Budget file photo

(Aug. 10, 2018) The Ocean City Council on Monday approved on first reading a fiscal year 2018 budget amendment that increased the overall budget by more than $5.9 million.

Budget Manager Jennie Knapp, who presented the financial updates during a council work session the week before, said the fiscal 2018 general fund, which is just one component of the budget, would increase by approximately $1.2 million.

“We do receive quite a bit of grant money and donations during the fiscal year,” she said at the work session. “If we don’t add them to the ordinance, we don’t have the legal authority to spend them.”

The majority of budget increase is from a nearly $5 million state grant for the Transportation Department to upgrade its 65th Street campus.

“The [state is] funding their portion over a three-year period and this is the first year of that,” she said.

The budget alterations do not require additional funding from real property taxes.

Knapp said budget amendments are used to adjust revenue and expense projections for fiscal year end.

Among the highlights on the revenue side of the ledger were higher dollar figures from taxes, licenses, service charges and revenue for other agencies.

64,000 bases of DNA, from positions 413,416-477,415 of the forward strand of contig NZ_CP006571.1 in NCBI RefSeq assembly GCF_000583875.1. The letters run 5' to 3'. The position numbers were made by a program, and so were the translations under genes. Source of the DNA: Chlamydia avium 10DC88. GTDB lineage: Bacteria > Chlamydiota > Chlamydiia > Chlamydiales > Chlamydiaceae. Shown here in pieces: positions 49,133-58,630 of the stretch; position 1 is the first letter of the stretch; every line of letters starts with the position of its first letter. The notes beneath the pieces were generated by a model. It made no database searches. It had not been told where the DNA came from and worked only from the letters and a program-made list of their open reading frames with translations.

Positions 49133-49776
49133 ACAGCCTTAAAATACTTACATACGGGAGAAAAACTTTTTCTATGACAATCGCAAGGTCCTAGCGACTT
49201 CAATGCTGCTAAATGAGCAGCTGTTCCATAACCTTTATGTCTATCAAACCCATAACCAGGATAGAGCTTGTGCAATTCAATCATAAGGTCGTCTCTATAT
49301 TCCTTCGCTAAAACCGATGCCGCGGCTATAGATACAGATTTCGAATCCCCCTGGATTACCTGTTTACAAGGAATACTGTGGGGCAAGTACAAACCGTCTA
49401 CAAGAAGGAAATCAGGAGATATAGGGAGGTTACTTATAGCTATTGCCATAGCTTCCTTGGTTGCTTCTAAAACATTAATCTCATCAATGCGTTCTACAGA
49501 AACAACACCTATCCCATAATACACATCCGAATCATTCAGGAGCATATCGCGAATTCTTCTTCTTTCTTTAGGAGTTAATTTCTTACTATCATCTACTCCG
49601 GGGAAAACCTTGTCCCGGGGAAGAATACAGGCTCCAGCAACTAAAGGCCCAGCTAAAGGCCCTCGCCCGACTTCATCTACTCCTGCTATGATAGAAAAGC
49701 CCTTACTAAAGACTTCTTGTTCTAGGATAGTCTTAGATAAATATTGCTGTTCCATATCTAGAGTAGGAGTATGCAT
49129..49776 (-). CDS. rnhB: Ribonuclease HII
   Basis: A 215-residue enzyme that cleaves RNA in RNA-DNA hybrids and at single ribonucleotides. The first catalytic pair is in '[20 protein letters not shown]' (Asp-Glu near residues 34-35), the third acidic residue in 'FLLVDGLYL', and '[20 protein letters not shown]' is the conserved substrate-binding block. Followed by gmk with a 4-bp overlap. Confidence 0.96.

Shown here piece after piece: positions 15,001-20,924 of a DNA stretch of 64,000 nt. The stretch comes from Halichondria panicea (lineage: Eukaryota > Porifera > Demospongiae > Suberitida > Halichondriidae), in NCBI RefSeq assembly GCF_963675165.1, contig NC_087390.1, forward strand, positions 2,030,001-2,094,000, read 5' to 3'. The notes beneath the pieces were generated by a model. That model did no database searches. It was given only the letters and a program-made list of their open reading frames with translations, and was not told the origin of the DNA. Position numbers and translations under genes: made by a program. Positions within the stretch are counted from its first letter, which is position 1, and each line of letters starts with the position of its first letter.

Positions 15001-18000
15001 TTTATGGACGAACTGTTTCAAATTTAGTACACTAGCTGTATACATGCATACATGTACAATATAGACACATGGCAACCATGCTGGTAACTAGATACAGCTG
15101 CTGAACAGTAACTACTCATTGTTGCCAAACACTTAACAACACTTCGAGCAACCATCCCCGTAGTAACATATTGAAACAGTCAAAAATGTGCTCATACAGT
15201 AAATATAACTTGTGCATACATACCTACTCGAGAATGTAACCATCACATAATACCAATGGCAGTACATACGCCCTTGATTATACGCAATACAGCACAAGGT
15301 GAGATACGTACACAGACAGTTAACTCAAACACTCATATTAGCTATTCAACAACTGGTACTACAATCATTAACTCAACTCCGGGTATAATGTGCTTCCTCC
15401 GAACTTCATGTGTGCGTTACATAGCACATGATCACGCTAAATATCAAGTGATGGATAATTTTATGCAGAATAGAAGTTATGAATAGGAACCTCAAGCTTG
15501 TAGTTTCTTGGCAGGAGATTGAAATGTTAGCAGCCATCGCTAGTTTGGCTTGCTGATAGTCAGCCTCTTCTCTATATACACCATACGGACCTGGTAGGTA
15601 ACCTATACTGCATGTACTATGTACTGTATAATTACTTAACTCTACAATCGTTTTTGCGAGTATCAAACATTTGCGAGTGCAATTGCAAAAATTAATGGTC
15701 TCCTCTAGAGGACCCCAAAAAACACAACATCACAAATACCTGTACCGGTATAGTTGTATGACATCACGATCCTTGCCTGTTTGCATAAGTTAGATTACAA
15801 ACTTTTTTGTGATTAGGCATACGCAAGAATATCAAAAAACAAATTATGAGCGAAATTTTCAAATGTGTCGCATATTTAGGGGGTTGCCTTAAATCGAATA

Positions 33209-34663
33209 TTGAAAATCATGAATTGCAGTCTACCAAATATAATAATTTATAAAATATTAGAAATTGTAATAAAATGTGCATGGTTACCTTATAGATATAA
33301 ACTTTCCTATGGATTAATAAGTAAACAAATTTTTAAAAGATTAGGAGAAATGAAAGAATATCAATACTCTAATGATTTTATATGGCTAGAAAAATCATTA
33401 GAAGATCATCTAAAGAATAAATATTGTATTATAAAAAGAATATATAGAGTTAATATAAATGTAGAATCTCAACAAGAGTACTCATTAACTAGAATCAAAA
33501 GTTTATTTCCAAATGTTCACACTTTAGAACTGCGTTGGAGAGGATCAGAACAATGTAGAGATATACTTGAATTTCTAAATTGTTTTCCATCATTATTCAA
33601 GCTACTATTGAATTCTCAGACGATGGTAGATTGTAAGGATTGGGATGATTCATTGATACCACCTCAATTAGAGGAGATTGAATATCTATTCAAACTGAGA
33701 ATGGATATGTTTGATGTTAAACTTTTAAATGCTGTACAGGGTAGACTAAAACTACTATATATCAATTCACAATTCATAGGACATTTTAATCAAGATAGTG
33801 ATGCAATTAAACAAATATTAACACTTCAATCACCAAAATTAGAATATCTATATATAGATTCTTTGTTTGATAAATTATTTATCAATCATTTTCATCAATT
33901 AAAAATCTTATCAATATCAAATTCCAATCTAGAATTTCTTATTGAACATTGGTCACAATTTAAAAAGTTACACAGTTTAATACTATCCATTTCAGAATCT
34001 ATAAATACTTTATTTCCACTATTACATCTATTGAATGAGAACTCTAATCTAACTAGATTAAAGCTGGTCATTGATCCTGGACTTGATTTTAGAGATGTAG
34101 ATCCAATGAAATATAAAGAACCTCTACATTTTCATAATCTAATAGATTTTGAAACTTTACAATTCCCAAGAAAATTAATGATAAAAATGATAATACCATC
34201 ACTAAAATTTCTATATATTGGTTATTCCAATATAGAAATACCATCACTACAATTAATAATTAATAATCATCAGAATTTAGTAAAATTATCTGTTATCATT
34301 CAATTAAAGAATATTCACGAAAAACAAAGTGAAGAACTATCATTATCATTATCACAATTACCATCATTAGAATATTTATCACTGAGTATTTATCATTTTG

“We’re recognizing other taxes in the amount of $101,552, which is an increase in income tax over the projected amount,” she said.

Knapp also said fees for licenses and permits went up $180,000.

“The majority of that is for building permits at $100,000,” she said.

There has also been a roughly $60,000 increase in room licensing and noise permit fees, Knapp said.

“There was a letter sent out in the beginning of the year that directly led to this increase in revenue,” she said.

The city also received $798,000 in revenue from other agencies, with the Maryland Office of Tourism Development leading the pack, Knapp said.

“The largest is the state tourism grant at almost $576,000,” she said. “We never include that in the original budget because we don’t know what the amount is going to be, and it does increase from year to year.”

Fines and forfeitures dropped, principally from parking, by more than $71,000, Knapp said.

“We were able to reduce the amount we thought we were going to be taking from appropriated fund balance because we’re recognizing other types of revenue,” she said.

Although revenue estimates were reduced by a total of $143,000 in the Transportation Fund, Knapp said the figure was initially more than $236,000 before a $93,000 savings was identified in the expense line item.

“At the end of the fiscal year we will be doing a thorough analysis of the transportation fund balance,” she said.

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